Send the link below via email or IMCopy
Present to your audienceStart remote presentation
- Invited audience members will follow you as you navigate and present
- People invited to a presentation do not need a Prezi account
- This link expires 10 minutes after you close the presentation
- A maximum of 30 users can follow your presentation
- Learn more about this feature in our knowledge base article
Do you really want to delete this prezi?
Neither you, nor the coeditors you shared it with will be able to recover it again.
Make your likes visible on Facebook?
You can change this under Settings & Account at any time.
Transcript of Dust Bowl
By: Sam Tepsa, Tyler Marenger, Matt LeClaire, Matt Nykanen
A giant sand storm hit New York city and lasted for 5 hours.
The Dust Bowl was partially caused by the removal of prairie grass that held the dirt in place.
Drought from 1934 to 1937
Dust bowl covered 300,000 square miles
More than 350,000 people fled the areas where the dust bowl had affected.
Dust Bowl was both a man made and natural disaster.
Some storms were charged with static electricity some with enough to knock a man down.
Many cases of silicosis appeared due to people inhaling the dust.
The Government paid farmers to replant the grass lands and even bought their livestock to feed the homeless in big cities.
Most families did not flee the Dust Bowl.
A lot of cattle was killed by the dust by inhaling and suffocating on the dust. They would be found with stomachs full of sand and dust.
In 1935, federal conservation programs were created to recover from the Dust Bowl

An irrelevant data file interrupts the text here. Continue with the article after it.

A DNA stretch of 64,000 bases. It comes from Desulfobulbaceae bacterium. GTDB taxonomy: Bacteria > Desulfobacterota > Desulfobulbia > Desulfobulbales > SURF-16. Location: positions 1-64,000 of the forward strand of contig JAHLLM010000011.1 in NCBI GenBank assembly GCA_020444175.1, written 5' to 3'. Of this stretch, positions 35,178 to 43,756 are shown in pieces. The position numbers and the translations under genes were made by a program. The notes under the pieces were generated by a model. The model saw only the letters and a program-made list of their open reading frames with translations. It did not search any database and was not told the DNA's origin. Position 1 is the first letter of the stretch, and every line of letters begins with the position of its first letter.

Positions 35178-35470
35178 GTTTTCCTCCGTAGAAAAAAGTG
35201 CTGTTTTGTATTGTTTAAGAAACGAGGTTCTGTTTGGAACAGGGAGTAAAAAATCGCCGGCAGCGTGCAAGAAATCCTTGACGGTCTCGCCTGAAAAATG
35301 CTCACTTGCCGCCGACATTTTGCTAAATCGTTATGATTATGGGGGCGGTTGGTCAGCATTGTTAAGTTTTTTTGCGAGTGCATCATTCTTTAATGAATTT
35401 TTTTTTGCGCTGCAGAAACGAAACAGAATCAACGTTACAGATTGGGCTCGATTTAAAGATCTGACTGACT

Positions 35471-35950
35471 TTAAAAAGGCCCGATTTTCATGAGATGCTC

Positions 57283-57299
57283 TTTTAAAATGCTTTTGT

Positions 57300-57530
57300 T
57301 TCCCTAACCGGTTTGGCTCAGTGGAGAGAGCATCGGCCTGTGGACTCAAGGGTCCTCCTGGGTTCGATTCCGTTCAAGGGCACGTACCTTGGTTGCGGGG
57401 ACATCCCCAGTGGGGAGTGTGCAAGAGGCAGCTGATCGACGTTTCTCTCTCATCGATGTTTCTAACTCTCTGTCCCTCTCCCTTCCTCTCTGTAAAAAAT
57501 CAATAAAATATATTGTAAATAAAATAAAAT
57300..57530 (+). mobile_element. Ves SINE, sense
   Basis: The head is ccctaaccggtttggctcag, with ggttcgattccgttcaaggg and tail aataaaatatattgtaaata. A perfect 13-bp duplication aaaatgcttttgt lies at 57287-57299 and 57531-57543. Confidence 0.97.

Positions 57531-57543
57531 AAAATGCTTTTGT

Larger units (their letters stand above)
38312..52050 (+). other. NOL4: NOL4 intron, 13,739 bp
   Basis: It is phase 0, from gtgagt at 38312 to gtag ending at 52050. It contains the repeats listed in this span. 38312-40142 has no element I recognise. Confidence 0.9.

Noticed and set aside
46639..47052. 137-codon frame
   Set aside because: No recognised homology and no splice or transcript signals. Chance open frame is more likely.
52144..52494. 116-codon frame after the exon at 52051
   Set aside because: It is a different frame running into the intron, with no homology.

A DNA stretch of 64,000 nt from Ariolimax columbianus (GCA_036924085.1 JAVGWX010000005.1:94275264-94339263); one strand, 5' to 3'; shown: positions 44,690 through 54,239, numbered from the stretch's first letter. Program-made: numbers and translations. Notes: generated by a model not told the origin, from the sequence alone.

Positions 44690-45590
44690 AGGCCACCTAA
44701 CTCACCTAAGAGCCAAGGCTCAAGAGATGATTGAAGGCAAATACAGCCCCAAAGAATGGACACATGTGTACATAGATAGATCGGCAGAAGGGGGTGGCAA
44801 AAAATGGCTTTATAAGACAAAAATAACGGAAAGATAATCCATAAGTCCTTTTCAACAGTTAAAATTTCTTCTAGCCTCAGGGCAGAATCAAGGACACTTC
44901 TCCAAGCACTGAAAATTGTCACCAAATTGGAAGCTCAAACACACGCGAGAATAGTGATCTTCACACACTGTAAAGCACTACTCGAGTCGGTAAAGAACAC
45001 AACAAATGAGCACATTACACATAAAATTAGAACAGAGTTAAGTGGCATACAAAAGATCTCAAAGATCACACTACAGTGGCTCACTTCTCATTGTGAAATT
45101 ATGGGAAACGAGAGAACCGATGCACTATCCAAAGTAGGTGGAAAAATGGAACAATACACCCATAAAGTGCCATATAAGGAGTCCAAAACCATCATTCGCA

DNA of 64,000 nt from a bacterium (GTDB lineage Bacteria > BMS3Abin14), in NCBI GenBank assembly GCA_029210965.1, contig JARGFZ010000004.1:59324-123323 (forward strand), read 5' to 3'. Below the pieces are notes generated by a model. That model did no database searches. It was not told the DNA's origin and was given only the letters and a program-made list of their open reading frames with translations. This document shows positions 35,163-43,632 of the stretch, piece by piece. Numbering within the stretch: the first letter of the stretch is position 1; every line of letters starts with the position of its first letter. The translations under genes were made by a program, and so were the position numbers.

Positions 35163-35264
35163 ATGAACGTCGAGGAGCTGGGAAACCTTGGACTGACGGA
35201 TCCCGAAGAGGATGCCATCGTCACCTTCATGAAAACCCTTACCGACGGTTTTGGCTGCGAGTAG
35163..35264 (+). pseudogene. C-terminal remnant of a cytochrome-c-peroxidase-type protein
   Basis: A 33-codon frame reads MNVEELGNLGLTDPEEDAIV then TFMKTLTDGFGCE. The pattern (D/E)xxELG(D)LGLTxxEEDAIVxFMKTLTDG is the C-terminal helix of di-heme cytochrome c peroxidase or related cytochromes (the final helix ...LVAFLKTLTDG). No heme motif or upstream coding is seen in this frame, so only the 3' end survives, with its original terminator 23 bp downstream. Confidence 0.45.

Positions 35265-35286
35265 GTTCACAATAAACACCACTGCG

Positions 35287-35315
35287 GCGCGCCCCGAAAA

Severe drought on the Great Plains during the Great Depression
Dry land farming and overgrazing on the Great Plains led to the destruction of prairie grasses
Winds whipped across the plains causing clouds of dust
Dust storms known as black blizzards
Life During the Dust Bowl
Sam likes anal
What Was The Dust Bowl
Houses would have a thick layer of dust on all the furniture
This is Sparta
Attempts to End
Many of the Dust Bowl farmers stayed put and only about 16,000 moved away.
FDR talks with locals about the current situation
Many people did move because of the lack of crops produced during the Dust Bowl.
Federal aid was provided to drought stricken areas
By the end of the dust bowl, approximately 1 billion dollars of relief money was given (In 1930 dollars $1 billion would be about $14,084,507,042 today)
By a WPA report, 21% of all rural families in the Great Plains Region were getting federal aid
Farming Methods were changed
Farmers began seeding grass, rotating crops, using contour and strip plowing, and planting trees.
Many people tried absurd ways to end the Dust Bowl some shot rockets into the air with chemical to make it rain and many big corporations tried selling their ideas to the government as solutions, ideas such as paving the plains and covering farms in waterproof paper are just some of the ideas that were purposed.
In 1932, only 14 storms were recorded on the Great Plains
Only a year later there were 38 storms
By 1934, it was estimated
100 million acres of farmland, an area roughly the
size of Pennsylvania,
had lost all or most of the
topsoil to the winds.
But it continued...
The Area Affected
The Oklahoma and Texas panhandles along with the neighboring sections of Kansas, Colorado, and New Mexico were affected.
The Dirty Thirties
People began immigrating to the Great Plains
The increased demand for agricultural goods lead to the use of more farmland
Deep-plowing uprooted the grasses that kept the topsoil secure and retain moisture on the plains
Many animals went blind due to the sand storms
The sand would get into their lungs making breathing difficult and slowing suffocating them
Adults and children would inhale the sand, cough up dirt, and many died of 'dust pneumonia'
The sand would get into the engines of tractors and cars ruining the engine
The Grapes of Wrath
Written in 1939 by John Steinbeck
He also wrote
Of Mice and Men
Described the flight of families from the Dust Bowl
It's about how a poor family of tenant farmers are driven from their home by drought, economic hardship, agricultural industry changes and bank foreclosure